Tuesday, 29 May 2018
Apparently, watching other people play D&D is a thing. It's growing in importance. In a sense, it's not difficult to see why: watching other people do things seems to be a hugely popular hobby nowadays. You can watch other people play video games, watch them drink whisky and eat food (this is big in South Korea, apparently), watch them draw or paint... And people do the watching in their millions. I think, if I wanted to play amateur sociologist for a second, that there is something linking the prevalence of online porn with that of these other forms of passive entertainment - clearly, there is something in our brains that makes us dangerously susceptible to vicariously enjoying fun things without having to go to the bother of doing it ourselves.
(There seems something qualitatively different about watching people play a sport and watching them play D&D or have sex or drink whisky. I'm shit at rugby but I enjoy watching it. I can actually do all of the others.)
It also isn't difficult to see why this is growing from a marketing point of view. Putting liveplays of D&D on youtube and doing nothing to discourage people from uploading such content themselves is a no-brainer for WotC. Of course that works as a form of marketing, and it's sort of amazing that nobody really thought of doing it properly until recently.
Part of me welcomes this, even if the thought of watching other people play D&D generally brings me out in hives. When all's said and done, it's no different to watching TV, and I'd be a hypocrite if I said I never watched TV. And I would not disparage people who choose to do it, either as performer or audience.
On the other hand, there's part of me, the fuddy-duddy Roger Scruton-reading part of me, that wants to assert that actually no, this is really fucking weird: watching other people play D&D is one of those fall-of-the-Roman-empire-style symptoms of civilisational decline - I can't think of much else that is more decadent and pointless, more of a waste of one's precious seconds on God's beautiful Earth, than watching other people play RPGs. At least the Romans got to have orgies and nice wine when they were allowing their civilisation to go to the dogs, for fuck's sake.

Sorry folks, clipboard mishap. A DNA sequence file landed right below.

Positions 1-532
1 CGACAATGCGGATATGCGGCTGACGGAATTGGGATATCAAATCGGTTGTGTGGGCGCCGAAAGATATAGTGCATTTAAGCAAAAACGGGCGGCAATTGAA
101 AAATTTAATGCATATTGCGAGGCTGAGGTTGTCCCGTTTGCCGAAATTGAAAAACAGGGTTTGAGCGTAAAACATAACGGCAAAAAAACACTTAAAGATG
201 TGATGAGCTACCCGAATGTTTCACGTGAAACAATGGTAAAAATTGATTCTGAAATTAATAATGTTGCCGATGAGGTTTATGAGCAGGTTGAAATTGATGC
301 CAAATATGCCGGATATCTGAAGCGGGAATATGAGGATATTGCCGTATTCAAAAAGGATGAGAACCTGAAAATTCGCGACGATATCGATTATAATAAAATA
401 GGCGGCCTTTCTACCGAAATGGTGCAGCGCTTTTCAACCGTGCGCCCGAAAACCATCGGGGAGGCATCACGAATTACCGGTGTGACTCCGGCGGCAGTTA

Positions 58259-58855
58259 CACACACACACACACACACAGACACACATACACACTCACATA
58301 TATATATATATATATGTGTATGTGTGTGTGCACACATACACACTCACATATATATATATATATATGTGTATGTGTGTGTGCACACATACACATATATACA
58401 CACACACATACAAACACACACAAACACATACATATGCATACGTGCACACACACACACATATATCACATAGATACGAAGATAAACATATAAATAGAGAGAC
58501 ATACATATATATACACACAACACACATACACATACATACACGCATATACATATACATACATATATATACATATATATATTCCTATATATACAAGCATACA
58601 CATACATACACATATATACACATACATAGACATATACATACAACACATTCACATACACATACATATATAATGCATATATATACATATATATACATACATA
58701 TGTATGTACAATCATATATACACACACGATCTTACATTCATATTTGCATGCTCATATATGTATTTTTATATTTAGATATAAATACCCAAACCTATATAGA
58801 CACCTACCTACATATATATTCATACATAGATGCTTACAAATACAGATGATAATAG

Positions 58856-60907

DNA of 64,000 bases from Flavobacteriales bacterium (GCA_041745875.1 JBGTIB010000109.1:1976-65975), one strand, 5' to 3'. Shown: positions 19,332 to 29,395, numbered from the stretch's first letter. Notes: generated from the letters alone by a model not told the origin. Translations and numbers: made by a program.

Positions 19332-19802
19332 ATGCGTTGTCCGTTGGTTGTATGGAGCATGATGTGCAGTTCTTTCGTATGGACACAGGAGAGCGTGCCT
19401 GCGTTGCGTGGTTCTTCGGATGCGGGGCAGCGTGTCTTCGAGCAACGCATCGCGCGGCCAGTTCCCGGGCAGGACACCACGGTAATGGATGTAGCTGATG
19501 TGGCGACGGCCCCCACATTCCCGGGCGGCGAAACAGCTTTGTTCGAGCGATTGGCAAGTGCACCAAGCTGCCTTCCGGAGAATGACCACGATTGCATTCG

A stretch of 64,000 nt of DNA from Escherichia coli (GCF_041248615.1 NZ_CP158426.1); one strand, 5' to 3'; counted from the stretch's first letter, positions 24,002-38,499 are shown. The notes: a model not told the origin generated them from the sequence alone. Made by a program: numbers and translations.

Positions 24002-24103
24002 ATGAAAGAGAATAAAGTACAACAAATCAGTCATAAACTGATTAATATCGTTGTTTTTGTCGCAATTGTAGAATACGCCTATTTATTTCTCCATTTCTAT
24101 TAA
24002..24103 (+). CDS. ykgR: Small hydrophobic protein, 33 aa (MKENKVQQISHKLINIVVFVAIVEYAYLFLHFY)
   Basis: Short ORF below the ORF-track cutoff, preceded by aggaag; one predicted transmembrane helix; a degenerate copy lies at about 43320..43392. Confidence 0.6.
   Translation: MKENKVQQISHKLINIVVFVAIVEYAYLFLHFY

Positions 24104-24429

But anyway. What is perhaps a more productive line of inquiry is: what happens to RPGs when they're performed in front of an audience - for the players and also the watchers?
For the players, it seems to me that the urge to satisfy the audience must become overwhelming, and that this urge, if pursued, can't help but lead to unsatisfactory outcomes. Instead of being about the game, the practice will end up being about making sure that the content is entertaining. That will inevitably, I think, lead to narrativist-style Dragonlance-ism and pre-plotted campaigns: the idea that the game will speak for itself and let story emerge organically will be seen as too much of a risk of becoming boring or not making sense. (At its worst, this will lead to widespread scripting, which was clearly going on in Titansgrave: The Whatsit of Thingummy.) There may be honourable exceptions. But I suspect the general trend will be in this direction.
And that will, I think, in turn lead to a perpetuation of that style of play among the watchers. I don't think anybody could dispute the proposition that online porn has changed the way lots of people have sex. Sex is nowadays frequently performed, obliquely or explicitly, with reference to pornography. The same thing, it seems to me, will happen with any sort of activity that is widely watched. People will want to - God help them - emulate the kinds of things Will Wheaton and his ilk get up to on their liveplays. It will happen inevitably. It can't be stopped.
I could, King Canute-like, rage against the dying of the light and try to put some more "old school" liveplays up there on youtube myself, but I increasingly think that the best course of action for a neo-luddite like me is just to try my best not to know anything about that world, insofar as it's possible to do so, and do the diametric opposite: play in a physical space with actual people, roll dice, and write stuff on notebooks in pencil - and hope that I can find enough like-minded people to keep the flames of civilisation going...